Practical Computational Balance: The Challenges Of Software

Three months ago, The Next Platform promised a three part conversation about practical computational balance with the final part focusing on software. We have already discussed unplanned data and how to strike computational balance and in this meer three month window, we have also covered over twenty other topics ranging from astrophysics, artificial intelligence, GPU profiling, quantum computing, healthcare, advanced genomics and workflow automation, to containing the complexity of the long tail of science.

The underlying thread of each of these stories has really been a focus on a single theme, that of phenomenal and yet ever more complex software, mostly driven by an increased global focus on artificial intelligence. However, in this exact same three month window, we have also provided insightful and detailed teardowns with in depth reviews of brand new, modern hardware systems such as HGX-2, DGX-2, hybrid X86-FPGA, AMD Epyc silicon and novel Arm server processors. It is fair to say that the world of advanced computing is undergoing somewhat of a hockey stick growth that we have not seen in a few decades, especially when it comes to new silicon and ever more tightly integrated networking.

Each of these hardware announcements and software innovations have each taken place inside the last three months, server and component revenues are also up across the board, it is a boom town, a proverbial gold rush of novel hardware and systems. Albeit in theory we have access to a seemingly never ending stream of more highly performant and exotic hardware, many of these devices have actually yet to fall into the hands of the masses who will need to understand how to best accurately code against them. How will we be able to most efficiently bring actual real world exascale grade science and research into reality with these rapidly evolving boxes?

Conversations about high performance computing without software have always resulted in a subtle and uncontrolled disconnect. Imagine, if you will, the lone researcher, alone in an R&D laboratory working to solve complex questions with computing. Few lone wolf researchers are now building their own systems, they are either renting them from public clouds or being provided with service from a centralized HPC team, be it either local or from a national scale facility. Importantly, the software they need is also often inordinately fragile. It can break and produce unintended output in strange, unintended and mysterious ways. Package management to the rescue, right? Just do apt-get install, yum install, emerge, and all their friends should be all that you would ever need. Alas, if only it was that easy…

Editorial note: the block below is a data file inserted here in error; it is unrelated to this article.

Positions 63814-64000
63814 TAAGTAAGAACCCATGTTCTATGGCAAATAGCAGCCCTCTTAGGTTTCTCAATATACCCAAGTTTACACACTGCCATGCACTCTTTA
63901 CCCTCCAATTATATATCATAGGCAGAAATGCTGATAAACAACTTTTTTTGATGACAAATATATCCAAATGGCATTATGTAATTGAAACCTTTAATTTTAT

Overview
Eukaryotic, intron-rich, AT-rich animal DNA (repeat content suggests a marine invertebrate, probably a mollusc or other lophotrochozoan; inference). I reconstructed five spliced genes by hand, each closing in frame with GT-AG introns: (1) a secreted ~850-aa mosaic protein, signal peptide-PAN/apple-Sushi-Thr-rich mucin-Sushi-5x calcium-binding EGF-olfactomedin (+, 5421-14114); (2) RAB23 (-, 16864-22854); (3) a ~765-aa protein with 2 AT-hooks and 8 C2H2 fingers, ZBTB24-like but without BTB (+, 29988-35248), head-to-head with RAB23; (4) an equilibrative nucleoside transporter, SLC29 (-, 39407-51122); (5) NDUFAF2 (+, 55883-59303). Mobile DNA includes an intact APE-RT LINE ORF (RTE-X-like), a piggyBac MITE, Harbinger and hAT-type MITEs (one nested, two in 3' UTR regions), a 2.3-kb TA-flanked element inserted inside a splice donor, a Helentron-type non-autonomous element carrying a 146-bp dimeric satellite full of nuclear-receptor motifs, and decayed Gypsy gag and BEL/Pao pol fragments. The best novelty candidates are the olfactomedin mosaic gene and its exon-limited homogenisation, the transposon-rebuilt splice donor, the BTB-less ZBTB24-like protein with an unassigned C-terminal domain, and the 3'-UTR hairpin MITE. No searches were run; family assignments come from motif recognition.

Of Modules And Software

Pioneering HPC environments understood the difficulty of software layering, and one of the canonical systems to first get a handle on this was Lmod, which managed the user environment, effectively setting up all the LD_LIBRARY_PATH and environment and modules to essentially trick the operating system to load very specific versions of HDF5, LAPACK, BOOST et. al. The Lmod software originated from The Texas Advanced Computing Center, which understood very early on that managing software and reducing the backpressure on the humans to allow them to support more science was going to be key. So much so that the development of Lmod was bolted onto a $56 million petascale system award from the National Science Foundation. The NSF wanted large centers to not only buy a supercomputer, but also provide the software and skilled humans to be able to run it.

A huge amount of the success of centralized academic supers is in the software they make available to their community. Building software is incredibly time consuming and fraught with potential disaster. As the software continues to become more complex we have spoken at length about technologies to contain it, but what we are going to focus on here, is what actually goes inside the container. A vessel without water is still an empty bucket, you can’t put out fires with empty buckets, and you can’t drink from empty vessels.

Over time, additions to the TACC Lmod have been made to improve provenance of software from groups such as Harvard University Research Computing, with their cutely named HeLmod, or the Harvard Extensions to Lmod, they use RPM spec files as a basis for their reproducible scientific software stack. The name was obviously a subtle hat tip to the “hell” of circular and complex software dependencies. The GitHub for HeLmod for example currently truncates the list of SPEC files because there are literally too many to show in the web-based user interface.

Even this project does not capture all possible versions and types of software that are available, the Harvard team needed to add a further set of documentation for users to install their own software. A brief glance at the instructions albeit clear, shows it to be not exactly what one would call “user friendly”.